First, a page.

I only found out it was an action film and not a failed prestige drama a week before the film’s release. And then I thought it was a Death Wish style revenge movie where the victimized female lead gets her own revenge. (“I don’t need no Charles Bronson!” — Jodie Foster, THE BRAVE ONE.)

    It wasn’t until reading Vern’s review that I found out it was a SPY movie with a direct connection to the Bond franchise. I also had no idea what the fuck the title meant. Vern’s explanation does, indeed, sound cool, But maybe ill-advised for a wouldbe franchise starter.

    Shame this didn’t do better, I want more female lead action. Especially if it’s legitimately good. I think I’ll make the effort to buy a ticket before this leaves screens.

  18. Birds of Prey should scratch that itch this weekend.

  19. This weekend I should just go see this, Birds of Prey and Bad Boys because we could always use more action movies.

  20. I didn’t go see it cause, well, the trailer just didn’t look that exciting. The title didn’t turn me off it(I assumed it was a reference to something in the movie and that it would make sense if you watched it) but the trailer just looked like a basic revenge thriller with no real pizazz or wow factor that made me think “I need to go see this” rather than “I’ll maybe check it out when it hits Amazon”, especially with no pre-existing love for the lead or director(I don’t think I’ve ever seen Lively in anything or seen anything directed by Morano)

  21. I only saw this trailer once and it was at the movies, so it was one of those things where when the trailers are over it’s all a blur and I hardly remember any of them. I do remember seeing it now that you remind me. Somehow I didn’t recognize Blake Lively! Which brings me to the reason I think it didn’t open well, which is the shag haircut. Yes, Rhythm Section is not a great name. Didn’t they see John Wick or Jack Reacher? When you adapt one of these series character types, you name the first movie after them. Don’t try some “walk among the tombstones” BS.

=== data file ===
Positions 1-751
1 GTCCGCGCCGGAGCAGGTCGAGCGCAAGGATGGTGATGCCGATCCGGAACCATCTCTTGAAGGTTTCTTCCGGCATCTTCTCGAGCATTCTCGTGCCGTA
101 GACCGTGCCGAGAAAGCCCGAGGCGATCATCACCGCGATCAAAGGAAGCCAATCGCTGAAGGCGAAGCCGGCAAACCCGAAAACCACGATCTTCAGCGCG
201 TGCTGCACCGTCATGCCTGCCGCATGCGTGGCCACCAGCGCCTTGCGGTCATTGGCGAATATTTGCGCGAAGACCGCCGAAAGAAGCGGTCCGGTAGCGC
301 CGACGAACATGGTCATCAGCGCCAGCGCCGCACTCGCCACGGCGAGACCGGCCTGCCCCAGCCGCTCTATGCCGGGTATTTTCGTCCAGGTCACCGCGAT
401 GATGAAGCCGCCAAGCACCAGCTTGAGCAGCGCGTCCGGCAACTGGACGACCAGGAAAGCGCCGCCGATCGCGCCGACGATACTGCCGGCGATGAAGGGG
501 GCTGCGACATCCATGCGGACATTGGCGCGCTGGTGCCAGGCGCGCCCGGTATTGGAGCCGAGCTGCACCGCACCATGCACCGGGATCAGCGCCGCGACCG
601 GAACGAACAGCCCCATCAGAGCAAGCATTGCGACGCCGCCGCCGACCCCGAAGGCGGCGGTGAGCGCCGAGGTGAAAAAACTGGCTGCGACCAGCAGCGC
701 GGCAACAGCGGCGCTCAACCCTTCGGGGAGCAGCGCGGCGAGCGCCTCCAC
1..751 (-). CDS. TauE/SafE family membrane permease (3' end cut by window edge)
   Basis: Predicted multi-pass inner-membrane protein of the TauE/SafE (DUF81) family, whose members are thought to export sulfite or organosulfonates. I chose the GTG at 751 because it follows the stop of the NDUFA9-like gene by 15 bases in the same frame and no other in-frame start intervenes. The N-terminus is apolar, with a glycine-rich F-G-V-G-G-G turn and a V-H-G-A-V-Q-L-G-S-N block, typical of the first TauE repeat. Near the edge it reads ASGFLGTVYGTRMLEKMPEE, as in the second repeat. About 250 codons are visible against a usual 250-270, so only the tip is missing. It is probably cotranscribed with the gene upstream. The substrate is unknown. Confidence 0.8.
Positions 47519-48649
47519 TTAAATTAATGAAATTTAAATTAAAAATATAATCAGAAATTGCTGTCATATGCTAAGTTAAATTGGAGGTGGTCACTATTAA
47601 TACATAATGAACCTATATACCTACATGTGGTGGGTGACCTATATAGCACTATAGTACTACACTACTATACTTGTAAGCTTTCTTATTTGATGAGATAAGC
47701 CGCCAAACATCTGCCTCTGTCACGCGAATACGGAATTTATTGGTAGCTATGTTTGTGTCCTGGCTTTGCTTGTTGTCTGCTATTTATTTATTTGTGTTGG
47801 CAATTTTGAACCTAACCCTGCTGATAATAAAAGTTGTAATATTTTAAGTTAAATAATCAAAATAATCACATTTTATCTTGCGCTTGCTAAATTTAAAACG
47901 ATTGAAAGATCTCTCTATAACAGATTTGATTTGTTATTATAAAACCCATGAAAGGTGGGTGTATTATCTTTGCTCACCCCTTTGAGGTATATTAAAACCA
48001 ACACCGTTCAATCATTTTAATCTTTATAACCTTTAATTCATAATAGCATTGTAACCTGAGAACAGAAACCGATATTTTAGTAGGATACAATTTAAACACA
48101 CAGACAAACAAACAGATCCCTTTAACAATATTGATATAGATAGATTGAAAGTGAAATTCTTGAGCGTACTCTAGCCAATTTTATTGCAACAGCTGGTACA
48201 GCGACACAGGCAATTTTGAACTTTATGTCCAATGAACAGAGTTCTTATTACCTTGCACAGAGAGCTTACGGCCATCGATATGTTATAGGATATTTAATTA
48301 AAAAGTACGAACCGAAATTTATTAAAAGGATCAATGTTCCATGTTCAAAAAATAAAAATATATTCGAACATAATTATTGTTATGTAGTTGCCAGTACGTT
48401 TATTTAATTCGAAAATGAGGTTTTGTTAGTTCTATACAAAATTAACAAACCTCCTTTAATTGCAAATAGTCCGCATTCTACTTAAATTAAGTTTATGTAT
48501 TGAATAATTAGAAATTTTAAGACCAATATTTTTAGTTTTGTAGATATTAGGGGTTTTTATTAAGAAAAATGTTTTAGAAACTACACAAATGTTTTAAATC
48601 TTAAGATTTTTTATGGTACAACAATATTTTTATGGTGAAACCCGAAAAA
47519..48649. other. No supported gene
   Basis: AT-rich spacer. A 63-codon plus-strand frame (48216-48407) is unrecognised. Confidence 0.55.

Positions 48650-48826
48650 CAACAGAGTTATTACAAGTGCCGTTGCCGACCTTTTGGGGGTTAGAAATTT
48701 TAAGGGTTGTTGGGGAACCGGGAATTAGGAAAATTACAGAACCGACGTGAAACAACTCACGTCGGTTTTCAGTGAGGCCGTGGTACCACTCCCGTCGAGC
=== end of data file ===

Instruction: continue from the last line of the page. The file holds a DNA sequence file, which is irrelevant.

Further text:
I often am put off by bad or cliche’ed trailers, to the point of not wanting to see the movie, but I almost passed on Wolf of Wall Street because I the trailer repelled me as badly as this one repelled some of you guys. I’m kinda glad I still saw it. Kinda. I’ll go see this movie this weekend, now that you reminded me that it exists.

    In this fast paced world, I think the film student kids that make trailers are going to feel caught off guard that the ‘spooky sad song that gets loud’ model has fallen out of favor already, I think they thought they’d get a few more years out of it at least.

  22. Caught up with this one and it is *great*. The action scenes were intense, the Tangier car chase filmed entirely from the passenger’s seat was awesome, I was very invested in Stephanie as a character… This movie deserved a lot better from the public than it got.

    I gotta add to the chorus blaming the marketing, because literally the first time I remember hearing about this movie was Vern’s review, and I never heard about it again after. Maybe when I rack my brain I can vaguely remember seeing Blake Lively with that haircut on a movie poster — but I guess “the Rhythm Section,” while a cool title that I like now that I’ve seen the movie — wouldn’t have made me take note.

  23. Thank you! I’m glad it wasn’t just me!

  24. Did this even get distributed overseas? I was hoping to catch this but alas no luck.